In the entire history of government-printed ballots (which began in 1903 in Texas), no independent candidate for Governor or any other statewide state office has ever appeared on the ballot. However, this year, two prominent individuals are expected to run as independents for Governor. One is entertainer and writer Kinky Friedman; the other is Texas Comptroller Carole Strayhorn.
Texas has always had difficult requirements for independent candidates for statewide office. They have always needed a petition of 1% of the last gubernatorial vote (except that presidential independents, since 1977, have needed 1% of the last presidential vote). However, minor party ballot access in Texas was very easy before 1967. No petition was required for new or small parties before 1967, so potential independent candidates in Texas merely started their own parties and got on the ballot easily that way.
No independent candidates for congress, or for state executive or legislative posts, will be on the Illinois ballot in November 2006 (there may be minor party candidates in Illinois in 2006, but that hasn’t been determined yet). In Illinois, independent candidates must file in December of the year before the election (unless they are running for president, and of course 2006 is not a presidential election year). Although a handful of independent candidates turned in token petitions, all of them have been challenged.
Kentucky State Board of Elections has released the first-ever registration data for minor parties. The state totals as of Dec. 21, 2005, are 56 Libertarians, 20 Greens, 7 Constitution Party, 3 Reform Party, 533 independents. These figures are small because the regulation empowering the collection of this data only applies to registration forms filled out later than Nov. 15, 2005.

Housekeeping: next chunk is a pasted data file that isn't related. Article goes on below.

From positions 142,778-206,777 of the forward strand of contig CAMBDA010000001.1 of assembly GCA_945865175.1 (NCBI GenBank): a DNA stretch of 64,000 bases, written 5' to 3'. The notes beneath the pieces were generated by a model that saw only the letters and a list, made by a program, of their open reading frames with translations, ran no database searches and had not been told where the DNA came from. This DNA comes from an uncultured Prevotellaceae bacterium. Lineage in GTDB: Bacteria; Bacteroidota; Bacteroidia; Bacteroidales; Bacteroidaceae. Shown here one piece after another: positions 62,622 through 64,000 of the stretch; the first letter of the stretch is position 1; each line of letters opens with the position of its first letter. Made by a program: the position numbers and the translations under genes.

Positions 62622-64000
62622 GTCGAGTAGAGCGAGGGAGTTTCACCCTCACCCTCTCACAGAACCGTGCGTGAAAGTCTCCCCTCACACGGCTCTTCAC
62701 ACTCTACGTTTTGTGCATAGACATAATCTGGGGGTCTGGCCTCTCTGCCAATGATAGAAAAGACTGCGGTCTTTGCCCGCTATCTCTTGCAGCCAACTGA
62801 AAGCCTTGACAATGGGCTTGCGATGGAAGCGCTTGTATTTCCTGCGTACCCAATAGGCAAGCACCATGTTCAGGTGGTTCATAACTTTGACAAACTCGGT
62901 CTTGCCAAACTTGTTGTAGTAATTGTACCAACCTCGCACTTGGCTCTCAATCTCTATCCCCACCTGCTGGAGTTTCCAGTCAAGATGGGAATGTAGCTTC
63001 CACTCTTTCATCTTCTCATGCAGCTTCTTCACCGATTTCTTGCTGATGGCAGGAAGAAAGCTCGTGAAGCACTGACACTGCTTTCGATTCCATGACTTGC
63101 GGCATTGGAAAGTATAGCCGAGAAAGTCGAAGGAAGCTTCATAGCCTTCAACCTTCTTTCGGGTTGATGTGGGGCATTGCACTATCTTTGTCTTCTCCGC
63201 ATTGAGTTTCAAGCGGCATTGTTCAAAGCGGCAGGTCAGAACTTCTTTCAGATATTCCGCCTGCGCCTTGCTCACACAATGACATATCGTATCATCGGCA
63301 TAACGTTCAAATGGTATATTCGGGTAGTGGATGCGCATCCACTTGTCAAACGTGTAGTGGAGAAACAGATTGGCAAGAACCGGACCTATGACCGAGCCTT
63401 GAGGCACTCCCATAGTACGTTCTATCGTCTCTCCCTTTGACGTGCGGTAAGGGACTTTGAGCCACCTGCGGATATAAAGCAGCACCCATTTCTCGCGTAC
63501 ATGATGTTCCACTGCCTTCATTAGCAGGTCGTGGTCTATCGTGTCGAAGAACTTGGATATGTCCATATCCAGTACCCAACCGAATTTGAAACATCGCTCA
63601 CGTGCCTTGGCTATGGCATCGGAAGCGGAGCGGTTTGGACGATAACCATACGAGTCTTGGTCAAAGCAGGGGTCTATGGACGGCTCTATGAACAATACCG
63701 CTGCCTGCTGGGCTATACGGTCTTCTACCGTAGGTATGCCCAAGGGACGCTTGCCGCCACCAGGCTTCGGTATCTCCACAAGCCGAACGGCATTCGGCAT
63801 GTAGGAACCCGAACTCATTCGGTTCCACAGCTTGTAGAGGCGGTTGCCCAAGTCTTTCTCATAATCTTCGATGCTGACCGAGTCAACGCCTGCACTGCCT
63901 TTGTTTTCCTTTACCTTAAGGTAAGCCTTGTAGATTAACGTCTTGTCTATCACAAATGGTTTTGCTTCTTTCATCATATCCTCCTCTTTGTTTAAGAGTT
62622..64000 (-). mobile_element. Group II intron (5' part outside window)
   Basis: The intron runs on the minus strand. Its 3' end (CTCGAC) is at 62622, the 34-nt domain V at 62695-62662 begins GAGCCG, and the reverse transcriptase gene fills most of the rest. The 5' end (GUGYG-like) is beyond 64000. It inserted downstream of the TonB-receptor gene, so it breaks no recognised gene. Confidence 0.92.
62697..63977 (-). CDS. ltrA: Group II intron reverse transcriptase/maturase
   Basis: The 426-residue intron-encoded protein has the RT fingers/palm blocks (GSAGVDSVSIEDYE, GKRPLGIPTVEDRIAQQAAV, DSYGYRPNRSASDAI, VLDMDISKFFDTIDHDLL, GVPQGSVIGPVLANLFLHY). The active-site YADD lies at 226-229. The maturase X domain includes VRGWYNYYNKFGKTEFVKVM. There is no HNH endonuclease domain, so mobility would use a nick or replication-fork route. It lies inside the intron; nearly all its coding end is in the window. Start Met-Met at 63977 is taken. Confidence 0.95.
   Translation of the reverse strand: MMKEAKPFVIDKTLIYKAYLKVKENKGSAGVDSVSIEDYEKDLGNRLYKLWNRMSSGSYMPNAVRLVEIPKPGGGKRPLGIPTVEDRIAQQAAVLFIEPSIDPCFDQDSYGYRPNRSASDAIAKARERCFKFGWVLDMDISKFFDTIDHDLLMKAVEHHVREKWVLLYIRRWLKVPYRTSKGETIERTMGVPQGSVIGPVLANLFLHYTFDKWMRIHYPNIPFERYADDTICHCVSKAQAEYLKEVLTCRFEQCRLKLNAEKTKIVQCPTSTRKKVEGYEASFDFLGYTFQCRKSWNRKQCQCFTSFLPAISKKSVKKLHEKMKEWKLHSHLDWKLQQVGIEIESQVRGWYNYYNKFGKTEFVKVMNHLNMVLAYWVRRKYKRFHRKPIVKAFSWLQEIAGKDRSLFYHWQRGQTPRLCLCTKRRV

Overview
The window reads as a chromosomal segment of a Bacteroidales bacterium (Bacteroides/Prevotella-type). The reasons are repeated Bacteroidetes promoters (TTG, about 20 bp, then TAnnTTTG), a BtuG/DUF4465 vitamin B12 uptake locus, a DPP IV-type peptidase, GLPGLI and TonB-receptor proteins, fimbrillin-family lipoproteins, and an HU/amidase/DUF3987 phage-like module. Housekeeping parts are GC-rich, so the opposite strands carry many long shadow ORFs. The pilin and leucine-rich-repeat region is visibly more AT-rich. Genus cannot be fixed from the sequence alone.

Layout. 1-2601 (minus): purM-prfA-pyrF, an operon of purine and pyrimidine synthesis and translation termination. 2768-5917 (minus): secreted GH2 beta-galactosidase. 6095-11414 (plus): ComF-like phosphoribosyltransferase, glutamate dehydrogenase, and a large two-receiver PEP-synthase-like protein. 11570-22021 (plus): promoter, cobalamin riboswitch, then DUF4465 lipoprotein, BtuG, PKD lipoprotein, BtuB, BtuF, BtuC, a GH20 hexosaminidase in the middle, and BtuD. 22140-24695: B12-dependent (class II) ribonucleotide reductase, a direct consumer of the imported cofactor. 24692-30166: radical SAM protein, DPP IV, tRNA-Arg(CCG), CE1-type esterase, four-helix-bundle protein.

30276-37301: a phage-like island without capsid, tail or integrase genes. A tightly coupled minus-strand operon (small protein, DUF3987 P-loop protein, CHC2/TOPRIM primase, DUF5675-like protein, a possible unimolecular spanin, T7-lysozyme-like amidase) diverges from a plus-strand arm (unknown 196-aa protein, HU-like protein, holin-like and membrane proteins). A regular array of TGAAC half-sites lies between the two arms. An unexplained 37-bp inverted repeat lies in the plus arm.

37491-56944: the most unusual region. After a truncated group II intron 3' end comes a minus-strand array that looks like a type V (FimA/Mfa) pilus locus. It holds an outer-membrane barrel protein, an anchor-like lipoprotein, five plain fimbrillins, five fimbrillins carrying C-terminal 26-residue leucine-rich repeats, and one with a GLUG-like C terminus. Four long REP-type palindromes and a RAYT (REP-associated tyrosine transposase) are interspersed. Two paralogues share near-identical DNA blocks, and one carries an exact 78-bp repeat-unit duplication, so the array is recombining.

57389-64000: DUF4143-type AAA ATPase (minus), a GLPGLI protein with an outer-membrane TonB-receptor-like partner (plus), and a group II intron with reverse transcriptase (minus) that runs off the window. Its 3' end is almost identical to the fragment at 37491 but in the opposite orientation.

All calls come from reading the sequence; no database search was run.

The Labor Party was formed in 1990 by Tony Mazzocchi, but until this year, it never attempted to qualify as a political party in any state. However, a few weeks ago, the Labor Party launched a petition drive to qualify itself for the South Carolina ballot. The election law says these signatures are due six months before the November 2006, which works out to May 7, 2006. However, the South Carolina Election Commission has told the Labor Party that it really ought to submit its petitions by January 31, 2006, so the party is attempting t0 meet that deadline. The party says it chose South Carolina because the vast majority of the state’s adult population are workers, and that neither major party in that state serves their interests.
A hearing will be held in US District Court in Utah on January 25, 2006, in International Assn. of United Workers Union v United Mine Workers of America. This is the case in which a company union is suing, among others, The Militant (newspaper of the Socialist Workers Party) for slander, concerning how The Militant reported a labor union dispute.
On December 20, the Reform Party appealed an order of the U.S. District Court in Florida that had ordered the party to repay $333,558 to the Federal Election Commission. FEC v Reform Party of USA.